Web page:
Doug Faour became the new manager of Macon Downtown Airport and Middle Georgia Regional Airport on Sept. 4. The previous manager, Scott Coffman, left Macon to become the operations manager of Leesburg Executive Airport in Leesburg, Va. Faour previously worked as manager of Herlong Recreational Airport in Jacksonville, Fla.
Faour is a Georgia native and came to Macon to be closer to family. However, he is excited to work at an airport that is certified by the FFA to handle commercial flights.
“Trying to continue to get settled in to a new town and a new job is a pretty big undertaking, bigger than I thought it would be,” Faour said.
Faour was offered the position in Macon more than a month before accepting. Faour lived in a hotel for about a month. He only recently was able to get his family to move from Florida because of discrepancies in insurance policies.
Erick D’Leon, the airports’ Operations Manager, worked under Scott Coffman for three years before Faour took over.
“Doug seems more like a go-getter,” D’Leon said. The former manager made the airport self-sufficient. D’Leon hopes that Faour will take the airport to the “next step.”
“I think the previous airport manager did a really good job,” Faour said.
Faour admits that the aviation industry is struggling because of the recent recession.
“There’s always uncertainty in the aviation industry,” Faour said. “My goal for the airport is to continue to maintain its preparedness for the economic good times ahead of us. We are preparing for growth in a variety of areas,” Faour said.
Areas of growth include modernizing airport infrastructure, encouraging air service development (passenger and cargo transportation), and facilitating maintenance, repair, and overhaul of aircraft (MRO). Airline Sonair International will start providing aerial shuttles from Macon to Atlanta, replacing GeorgiaSkies in December.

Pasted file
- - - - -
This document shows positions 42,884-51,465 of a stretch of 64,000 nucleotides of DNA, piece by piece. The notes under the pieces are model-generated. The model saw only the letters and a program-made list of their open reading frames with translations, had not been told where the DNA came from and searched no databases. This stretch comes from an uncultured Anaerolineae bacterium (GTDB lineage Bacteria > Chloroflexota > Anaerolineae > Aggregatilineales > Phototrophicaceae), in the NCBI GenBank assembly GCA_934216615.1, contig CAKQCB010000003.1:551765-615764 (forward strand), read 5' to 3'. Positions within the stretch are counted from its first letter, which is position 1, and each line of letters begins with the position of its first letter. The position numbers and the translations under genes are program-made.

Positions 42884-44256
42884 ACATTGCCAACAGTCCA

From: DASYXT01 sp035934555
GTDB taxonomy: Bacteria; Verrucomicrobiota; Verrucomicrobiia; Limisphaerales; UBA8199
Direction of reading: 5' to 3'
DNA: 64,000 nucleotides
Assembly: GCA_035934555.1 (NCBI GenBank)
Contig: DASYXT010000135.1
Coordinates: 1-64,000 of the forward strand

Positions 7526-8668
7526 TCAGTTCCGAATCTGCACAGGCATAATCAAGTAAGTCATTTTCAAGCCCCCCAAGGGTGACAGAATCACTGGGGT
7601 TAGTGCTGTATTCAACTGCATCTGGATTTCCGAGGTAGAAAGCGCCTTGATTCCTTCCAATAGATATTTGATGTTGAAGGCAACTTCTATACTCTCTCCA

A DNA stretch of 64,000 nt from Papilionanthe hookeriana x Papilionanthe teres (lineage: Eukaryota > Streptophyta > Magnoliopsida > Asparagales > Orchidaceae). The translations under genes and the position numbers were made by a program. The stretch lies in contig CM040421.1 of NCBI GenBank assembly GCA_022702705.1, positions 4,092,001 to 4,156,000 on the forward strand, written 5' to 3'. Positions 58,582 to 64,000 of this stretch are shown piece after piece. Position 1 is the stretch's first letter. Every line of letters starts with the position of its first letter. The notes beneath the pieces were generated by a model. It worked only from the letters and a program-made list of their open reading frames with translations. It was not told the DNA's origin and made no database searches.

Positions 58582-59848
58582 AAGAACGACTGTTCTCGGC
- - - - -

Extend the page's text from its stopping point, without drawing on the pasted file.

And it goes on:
“Commercial air service is just a tiny portion of what we do,” Faour said.
The airports do receive commercial aircraft and general aviation traffic. Pilots pay a premium to have private aircraft stored in airport hangers. However, Faour says most of the airports’ revenue comes from MRO on large aircraft.
The airports lease land and facilities to fixed-base operators for MRO work. The Middle Georgia Regional Airport leases to fixed-base operators such as Timco, Boeing and Bombardier. Lowe Aviation has operated at the Middle Georgia Regional Airport since 1946.
The airports also keep large stockpiles of fuel on site. The airports get a percentage of every gallon of aviation fuel sold, known as a Fuel Flowage Fee. Military airplanes from nearby Robins Air Force Base often come to the airport to refuel out of convenience.
To accommodate an increase traffic at the airports, Faour is having new above-ground fuel farm constructed at Macon Downtown Airport. The tarmac at Middle Georgia Regional Airport is being resurfaced. Funding for development projects come from grants under the FFA’s Airport Improvement Program (AIP). AIP receives funding on the federal level from taxes on aviation fuel and fees on tickets.
“The fuel tanks in the ground at Macon Downtown Airport are old and have reached the end of their useful lives,” Faour said. The tanks are about 25 years old.
Above-ground tanks are more feasible than replacing the old underground tanks because complying with strict Environmental Protection Agency regulations hampers the installation process and drives up expenses.
Underground tanks have redundant walls with fuel detecting sensors in between the layers. Because the tanks are underground, repairing leaks can be costly. The fuel detecting sensors are also fairly expensive.
“Macon’s got a good airport here, it’s something they can be proud of,” Faour said. “The economic airport that this airport has is pretty substantial.”
New management takes way at the Macon airports